return [NSDictionary dictionaryWithContentsOfURL:fileURL];
}

One caveat to the NSDictionary that -JSONDictionaryForClassWithName: returns is that the information you are interested in is will be in an NSArray with the key ‘results’. So to make things easier for processing purposes, add another method to access the data in the NSArray and spice it up a little to allow for sorting of the records by a specified key.

Add this beneath -JSONDictionaryForClassWithName: in SDSyncEngine.m:

- (NSArray *)JSONDataRecordsForClass:(NSString *)className sortedByKey:(NSString *)key {
    NSDictionary *JSONDictionary = [self JSONDictionaryForClassWithName:className];
    NSArray *records = [JSONDictionary objectForKey:@'results'];
    return [records sortedArrayUsingDescriptors:[NSArray arrayWithObject:
                                                 [NSSortDescriptor sortDescriptorWithKey:key ascending:YES]]];
}

This method calls the previous method you implemented, and returns an NSArray of all the records in the response, sorted by the specified key.

You won’t really need the JSON responses that were saved to disk much past this point, so add another method to delete them when you’re finished with them. Add the following method above -JSONDictionaryForClassWithName:

- (void)deleteJSONDataRecordsForClassWithName:(NSString *)className {
    NSURL *url = [NSURL URLWithString:className relativeToURL:[self JSONDataRecordsDirectory]];
    NSError *error = nil;
    BOOL deleted = [[NSFileManager defaultManager] removeItemAtURL:url error:&error];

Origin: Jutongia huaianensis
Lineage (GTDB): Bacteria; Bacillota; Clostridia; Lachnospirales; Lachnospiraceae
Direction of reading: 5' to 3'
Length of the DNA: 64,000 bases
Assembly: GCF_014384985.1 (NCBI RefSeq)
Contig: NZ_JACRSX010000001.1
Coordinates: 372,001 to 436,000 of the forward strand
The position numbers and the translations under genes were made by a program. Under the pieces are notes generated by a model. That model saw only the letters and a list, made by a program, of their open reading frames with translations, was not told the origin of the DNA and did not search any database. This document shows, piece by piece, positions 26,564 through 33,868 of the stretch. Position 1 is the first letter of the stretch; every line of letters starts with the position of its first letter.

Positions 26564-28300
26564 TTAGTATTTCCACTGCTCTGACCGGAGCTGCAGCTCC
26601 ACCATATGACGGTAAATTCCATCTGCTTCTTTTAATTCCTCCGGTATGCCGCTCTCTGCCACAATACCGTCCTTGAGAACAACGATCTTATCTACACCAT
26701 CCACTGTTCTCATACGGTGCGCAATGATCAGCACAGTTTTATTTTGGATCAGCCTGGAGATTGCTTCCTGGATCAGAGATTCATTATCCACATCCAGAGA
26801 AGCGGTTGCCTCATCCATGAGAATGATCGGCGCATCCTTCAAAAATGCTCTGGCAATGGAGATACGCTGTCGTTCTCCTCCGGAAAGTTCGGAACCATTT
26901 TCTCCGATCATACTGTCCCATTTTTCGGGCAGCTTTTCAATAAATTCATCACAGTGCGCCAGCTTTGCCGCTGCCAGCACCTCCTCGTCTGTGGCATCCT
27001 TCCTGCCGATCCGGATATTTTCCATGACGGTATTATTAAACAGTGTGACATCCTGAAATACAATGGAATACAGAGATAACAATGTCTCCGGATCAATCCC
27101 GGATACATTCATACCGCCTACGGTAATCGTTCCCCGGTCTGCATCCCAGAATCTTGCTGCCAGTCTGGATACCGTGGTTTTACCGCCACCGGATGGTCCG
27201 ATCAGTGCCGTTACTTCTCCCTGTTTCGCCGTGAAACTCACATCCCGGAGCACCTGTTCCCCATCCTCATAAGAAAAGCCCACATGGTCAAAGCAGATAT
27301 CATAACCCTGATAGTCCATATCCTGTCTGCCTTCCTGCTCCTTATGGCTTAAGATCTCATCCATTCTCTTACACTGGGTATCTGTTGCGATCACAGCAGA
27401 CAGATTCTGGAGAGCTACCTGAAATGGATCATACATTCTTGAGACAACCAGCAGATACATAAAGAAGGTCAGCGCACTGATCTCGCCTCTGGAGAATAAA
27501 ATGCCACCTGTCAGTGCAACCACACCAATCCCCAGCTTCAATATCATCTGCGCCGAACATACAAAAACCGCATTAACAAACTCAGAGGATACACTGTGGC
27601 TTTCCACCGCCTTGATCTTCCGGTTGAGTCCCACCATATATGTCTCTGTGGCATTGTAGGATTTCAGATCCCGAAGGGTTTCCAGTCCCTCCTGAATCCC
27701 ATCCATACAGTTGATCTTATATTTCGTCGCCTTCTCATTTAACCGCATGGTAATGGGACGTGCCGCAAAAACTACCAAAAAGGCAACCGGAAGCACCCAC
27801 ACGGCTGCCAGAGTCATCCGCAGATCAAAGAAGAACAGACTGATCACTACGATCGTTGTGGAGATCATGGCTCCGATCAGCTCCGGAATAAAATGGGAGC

if (!deleted) {
        NSLog(@'Unable to delete JSON Records at %@, reason: %@', url, error);
    }
}

In order to translate records from JSON to NSManagedObjects, you will need a few methods. First, you will need to translate the JSON values to Objective-C properties; the method you use will vary based on the remote service you are working with. In this case, you are using Parse which has a few ‘special’ data types. The data you’ll be concerned with here are Files and Dates. Files are returned as URLs to the file’s location, and Dates are returned in the following format:

{
  '__type': 'Date',
  'iso': '2011-08-21T18:02:52.249Z'
}

Since the date is in the format of a string, you will want some methods to convert from a Parse formatted date string to an NSDate and back to an NSString. NSDateFormatter can help with this, but they are very expensive to allocate — so first add a new NSDateFormatter property that you can re-use.

Add the dateFormatter property in your private category:

@interface SDSyncEngine ()
 
@property (nonatomic, strong) NSMutableArray *registeredClassesToSync;
@property (nonatomic, strong) NSDateFormatter *dateFormatter;
 
@end

Don’t forget to synthesize it as well in your @implementation:

@synthesize dateFormatter = _dateFormatter;

And add these three methods above the #pragma mark -File Management.

- (void)initializeDateFormatter {